I started my treatment 4 years ago . This comprised 12 weeks RT and 2 years Ht. I found the RT difficult with all the problems discussed on this site. However they went away when RT finished With regard to HT I considerd myself very fortunate in that all I suffered was 'fatigue'. I discussed this with my nurse 'exercise 'he said. This I did hoping for relief when my HT finished . This finished some 18 months ago but I have an increasing problem. I now think  I have some other problem. I am tottering about like an 'old man'. I am 82 so maybe I am. However 4 years ago I was an active hill walker and walked a lot. I cannot believe I have become 'an old man ' in 4 years.I am getting worse. Recently I used to walk over a mile 6 months ago and only stopped when I was bored. Now I have to give up after 0.5 mules. I know that my walking ability is deteriorating.So I am unable to follow the standard advice Nobody listens to me . My GP wants to give me anti depression pills. I resist this since any depression  I have is because I am not improving and is quite rational. Has anybody got any advice for me. By the way I do not have any'tirednes'.only lack of mobility also I have is a problem with balance

User
Posted 15 Jul 2018 at 14:58
Don, if that is your real name change it to a user name so that you don't get unwanted emails etc. That was first bit of advice from a youngster of 75! Second bit - get a rescue dog of some maturity who want regular walks but at a docile pace and probably a bit more than half a mile at a time. Gradually increasing your exercise will build strength and improve your mood. Now as to balance, that can be associated with an inner ear problem, e.g.,, labyrinthitis, which I've had myself. Get your GP to refer you to ENT. Finally, logic and depression aren't mutually exclusive. One is applying intelligence, the other is about mood. Sort out the mood for a while with your GP's help - no reason why it should be addictive, no shame in seeking help and taking good advice, is there?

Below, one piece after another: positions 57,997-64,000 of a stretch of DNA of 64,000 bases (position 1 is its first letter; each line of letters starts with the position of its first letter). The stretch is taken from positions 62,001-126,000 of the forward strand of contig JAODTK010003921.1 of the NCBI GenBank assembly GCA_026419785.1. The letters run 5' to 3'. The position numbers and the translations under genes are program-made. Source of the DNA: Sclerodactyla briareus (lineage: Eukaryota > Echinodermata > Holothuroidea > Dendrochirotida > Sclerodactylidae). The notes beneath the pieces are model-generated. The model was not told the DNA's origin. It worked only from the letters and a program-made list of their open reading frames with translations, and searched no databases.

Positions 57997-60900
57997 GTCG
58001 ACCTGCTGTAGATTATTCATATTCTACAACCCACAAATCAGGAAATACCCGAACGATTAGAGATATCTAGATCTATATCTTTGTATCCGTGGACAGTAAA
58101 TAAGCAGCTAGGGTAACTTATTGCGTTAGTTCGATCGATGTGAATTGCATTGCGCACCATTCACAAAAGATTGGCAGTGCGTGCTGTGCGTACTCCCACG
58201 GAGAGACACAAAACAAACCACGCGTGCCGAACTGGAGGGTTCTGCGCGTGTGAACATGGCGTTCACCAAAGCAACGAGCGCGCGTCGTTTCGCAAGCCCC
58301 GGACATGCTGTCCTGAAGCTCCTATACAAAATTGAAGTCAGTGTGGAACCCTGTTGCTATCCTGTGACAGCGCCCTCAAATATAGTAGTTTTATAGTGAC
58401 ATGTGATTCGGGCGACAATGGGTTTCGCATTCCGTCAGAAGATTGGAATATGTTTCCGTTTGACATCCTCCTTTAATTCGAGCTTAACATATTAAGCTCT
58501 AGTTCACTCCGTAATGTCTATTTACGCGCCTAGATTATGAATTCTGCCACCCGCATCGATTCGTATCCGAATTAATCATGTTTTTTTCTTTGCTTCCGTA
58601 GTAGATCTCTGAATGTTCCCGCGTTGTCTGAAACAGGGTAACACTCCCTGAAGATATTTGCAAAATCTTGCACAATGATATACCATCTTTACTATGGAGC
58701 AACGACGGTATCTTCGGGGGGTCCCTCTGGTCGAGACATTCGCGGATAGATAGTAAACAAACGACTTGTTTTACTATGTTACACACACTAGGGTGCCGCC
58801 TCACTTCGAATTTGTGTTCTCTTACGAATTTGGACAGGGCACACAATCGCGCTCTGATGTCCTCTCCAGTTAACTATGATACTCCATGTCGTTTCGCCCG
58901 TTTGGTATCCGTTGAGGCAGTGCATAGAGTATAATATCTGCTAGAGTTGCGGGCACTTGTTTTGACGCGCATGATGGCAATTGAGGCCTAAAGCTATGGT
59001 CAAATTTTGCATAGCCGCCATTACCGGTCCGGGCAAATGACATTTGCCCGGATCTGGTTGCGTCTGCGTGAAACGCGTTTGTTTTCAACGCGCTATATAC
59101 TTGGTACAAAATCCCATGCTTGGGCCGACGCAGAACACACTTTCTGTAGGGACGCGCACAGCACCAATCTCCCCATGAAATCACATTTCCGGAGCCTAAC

Good Luck

AC

User
Posted 16 Jul 2018 at 17:36

Thank you codger I appreciate your reply and will take it on board. With regardt to my'name', as far as I remember there were 3 name tags and I misunderstood which was which. Thanks from an even older codger

User
Posted 16 Jul 2018 at 18:20
Don,

The usual dose of RT is 37 fractions each of 2Gy given on consecutive days excluding weekends and Bank Holidays. (It is becoming increasingly the case that some men only have 19 or 20 fractions of a higher Gy dose of radiation.) So unless for some reason the continuity was broken for a period-not a good thing- this should have been finished within 8 weeks from start. Are you sure you had 12 weeks of RT or are you adding a period of HT to the total as I have never heard of RT taking 12 weeks?

Barry